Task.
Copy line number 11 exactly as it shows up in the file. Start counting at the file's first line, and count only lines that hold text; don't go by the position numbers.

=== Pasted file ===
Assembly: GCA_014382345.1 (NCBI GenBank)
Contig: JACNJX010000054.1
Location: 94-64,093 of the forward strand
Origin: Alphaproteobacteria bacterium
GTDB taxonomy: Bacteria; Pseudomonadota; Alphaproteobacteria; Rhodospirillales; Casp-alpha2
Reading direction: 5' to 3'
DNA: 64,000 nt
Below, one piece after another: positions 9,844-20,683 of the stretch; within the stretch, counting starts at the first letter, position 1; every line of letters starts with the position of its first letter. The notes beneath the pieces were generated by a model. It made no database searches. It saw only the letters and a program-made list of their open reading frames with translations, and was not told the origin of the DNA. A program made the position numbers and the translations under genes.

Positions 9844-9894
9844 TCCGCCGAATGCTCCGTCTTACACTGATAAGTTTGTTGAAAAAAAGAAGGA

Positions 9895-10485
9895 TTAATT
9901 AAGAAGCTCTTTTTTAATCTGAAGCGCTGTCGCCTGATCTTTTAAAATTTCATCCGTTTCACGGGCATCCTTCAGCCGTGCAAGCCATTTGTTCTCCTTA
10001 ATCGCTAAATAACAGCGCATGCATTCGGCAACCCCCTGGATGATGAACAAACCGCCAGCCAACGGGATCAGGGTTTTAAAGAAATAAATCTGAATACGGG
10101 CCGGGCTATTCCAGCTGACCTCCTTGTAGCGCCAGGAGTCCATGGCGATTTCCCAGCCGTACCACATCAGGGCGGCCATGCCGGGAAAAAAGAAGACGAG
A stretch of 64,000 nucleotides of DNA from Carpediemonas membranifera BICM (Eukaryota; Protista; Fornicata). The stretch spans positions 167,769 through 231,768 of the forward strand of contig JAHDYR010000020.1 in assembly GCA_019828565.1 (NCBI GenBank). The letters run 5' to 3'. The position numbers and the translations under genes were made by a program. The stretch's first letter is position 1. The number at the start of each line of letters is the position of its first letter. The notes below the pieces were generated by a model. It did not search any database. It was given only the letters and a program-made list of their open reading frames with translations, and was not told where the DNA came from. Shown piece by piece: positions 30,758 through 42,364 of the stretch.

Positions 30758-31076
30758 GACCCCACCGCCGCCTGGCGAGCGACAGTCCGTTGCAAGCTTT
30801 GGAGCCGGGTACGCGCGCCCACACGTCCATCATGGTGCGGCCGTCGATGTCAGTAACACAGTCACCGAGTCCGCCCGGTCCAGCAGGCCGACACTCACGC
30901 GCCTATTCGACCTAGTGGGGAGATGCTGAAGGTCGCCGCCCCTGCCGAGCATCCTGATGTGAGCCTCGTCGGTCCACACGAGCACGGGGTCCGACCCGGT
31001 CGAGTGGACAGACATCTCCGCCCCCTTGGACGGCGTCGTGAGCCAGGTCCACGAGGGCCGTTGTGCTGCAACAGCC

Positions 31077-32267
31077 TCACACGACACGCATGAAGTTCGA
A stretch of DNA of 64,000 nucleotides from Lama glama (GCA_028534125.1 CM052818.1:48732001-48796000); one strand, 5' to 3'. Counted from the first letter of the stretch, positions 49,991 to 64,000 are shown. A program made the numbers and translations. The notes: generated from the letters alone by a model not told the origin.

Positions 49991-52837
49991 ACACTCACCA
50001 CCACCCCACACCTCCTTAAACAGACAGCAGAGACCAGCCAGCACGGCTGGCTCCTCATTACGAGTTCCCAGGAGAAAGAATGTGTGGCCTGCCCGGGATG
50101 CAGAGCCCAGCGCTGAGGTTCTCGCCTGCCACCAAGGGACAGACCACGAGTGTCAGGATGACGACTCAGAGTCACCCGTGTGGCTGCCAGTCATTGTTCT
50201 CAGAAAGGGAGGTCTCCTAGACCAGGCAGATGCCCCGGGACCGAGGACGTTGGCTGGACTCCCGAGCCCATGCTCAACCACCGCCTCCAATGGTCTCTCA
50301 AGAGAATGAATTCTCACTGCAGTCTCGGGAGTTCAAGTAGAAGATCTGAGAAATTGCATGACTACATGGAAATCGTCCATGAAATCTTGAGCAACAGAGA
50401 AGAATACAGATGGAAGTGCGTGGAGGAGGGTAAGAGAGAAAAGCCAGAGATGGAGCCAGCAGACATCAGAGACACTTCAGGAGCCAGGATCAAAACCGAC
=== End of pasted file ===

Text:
Positions 9895-10485